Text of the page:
Throughout the year, and especially during the holiday season, you probably get appeals in the mail or by telephone urging you to contribute financially to a good cause. But the U.S. Postal Inspection Service warns those who want to give that there are plenty of fraud operators out there who are scheming for your money--and the last thing on their mind is charity. Not only do such come-ons bilk you of your money, but they also put money you intended for the needy into the hands of con artists.
But just how do you know who is legit and who isn't? The Salvation Army and the American Cancer Society--those are among the obviously worthy organizations. But what if you receive a charitable solicitation from an organization you've never heard of? To guard against being taken advantage of, the Postal Inspection Service offers the following guidelines when donating to charities:
Check out organizations you're unfamiliar with, or whose names are similar to well-known charities. You can do this by visiting the Bureau's Wise Giving Alliance Web site, or by contacting them at this address:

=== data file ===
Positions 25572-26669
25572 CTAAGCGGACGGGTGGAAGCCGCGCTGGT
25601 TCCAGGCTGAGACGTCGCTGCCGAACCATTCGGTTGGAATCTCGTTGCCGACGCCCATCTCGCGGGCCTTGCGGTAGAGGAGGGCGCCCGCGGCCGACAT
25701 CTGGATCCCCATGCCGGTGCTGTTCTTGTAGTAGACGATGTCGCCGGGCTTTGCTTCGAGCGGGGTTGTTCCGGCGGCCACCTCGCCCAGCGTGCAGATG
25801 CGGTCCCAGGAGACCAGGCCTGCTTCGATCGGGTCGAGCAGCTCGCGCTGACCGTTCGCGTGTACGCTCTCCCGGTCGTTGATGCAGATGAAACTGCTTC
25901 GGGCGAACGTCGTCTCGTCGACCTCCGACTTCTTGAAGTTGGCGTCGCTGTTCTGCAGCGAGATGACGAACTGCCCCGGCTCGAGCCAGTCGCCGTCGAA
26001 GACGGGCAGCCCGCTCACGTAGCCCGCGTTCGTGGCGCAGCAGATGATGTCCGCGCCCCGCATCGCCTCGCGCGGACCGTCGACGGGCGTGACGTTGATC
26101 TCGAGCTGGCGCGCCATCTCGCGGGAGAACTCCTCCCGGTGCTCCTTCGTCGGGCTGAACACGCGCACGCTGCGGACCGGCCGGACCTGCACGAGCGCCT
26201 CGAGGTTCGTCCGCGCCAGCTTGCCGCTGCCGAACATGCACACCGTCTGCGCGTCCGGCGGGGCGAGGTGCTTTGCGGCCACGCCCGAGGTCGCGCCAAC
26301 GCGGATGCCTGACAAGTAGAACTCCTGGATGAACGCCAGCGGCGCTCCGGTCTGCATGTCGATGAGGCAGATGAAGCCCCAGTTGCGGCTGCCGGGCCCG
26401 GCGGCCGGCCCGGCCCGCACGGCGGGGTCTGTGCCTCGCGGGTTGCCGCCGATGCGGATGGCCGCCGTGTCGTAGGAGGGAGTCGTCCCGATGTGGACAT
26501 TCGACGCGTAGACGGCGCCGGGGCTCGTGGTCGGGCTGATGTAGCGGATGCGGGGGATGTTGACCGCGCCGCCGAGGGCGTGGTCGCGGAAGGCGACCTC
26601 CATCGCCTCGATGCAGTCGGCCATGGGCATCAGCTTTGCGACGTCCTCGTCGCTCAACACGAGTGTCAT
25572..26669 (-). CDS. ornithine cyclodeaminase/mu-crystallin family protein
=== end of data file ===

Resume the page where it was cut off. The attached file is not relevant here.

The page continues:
BBB Wise Giving Alliance
4200 Wilson Blvd., Suite 800
Arlington, VA 22203
- If you're unfamiliar with the charity, ask for its annual report and financial statement. If the organization is not willing to provide these financial documents, you should immediately be suspicious.
- Make checks payable to an organization only--never an individual.
- Be suspicious of solicitors who say they will accept your donation in cash only. (Con artists want cash so there will be no paper trail for authorities to follow.)
- Report any suspicious organizations to your local postmaster or Postal Inspector.
The Postal Inspection Service encourages giving others a helping hand, but cautions those who give to make sure that the organization they're giving to is a legitimate charity, and not one that was set up for the sole purpose of bilking the public.
Scam artists who use the U.S. Mail to misrepresent charities may be prosecuted under the mail fraud statute, Title 18, USC 1341. The penalty is a fine or up to five years imprisonment, or both -- unless a financial institution is affected, in which case the fine may be raised to $1 million and imprisonment may ordered for up to 30 years, or both.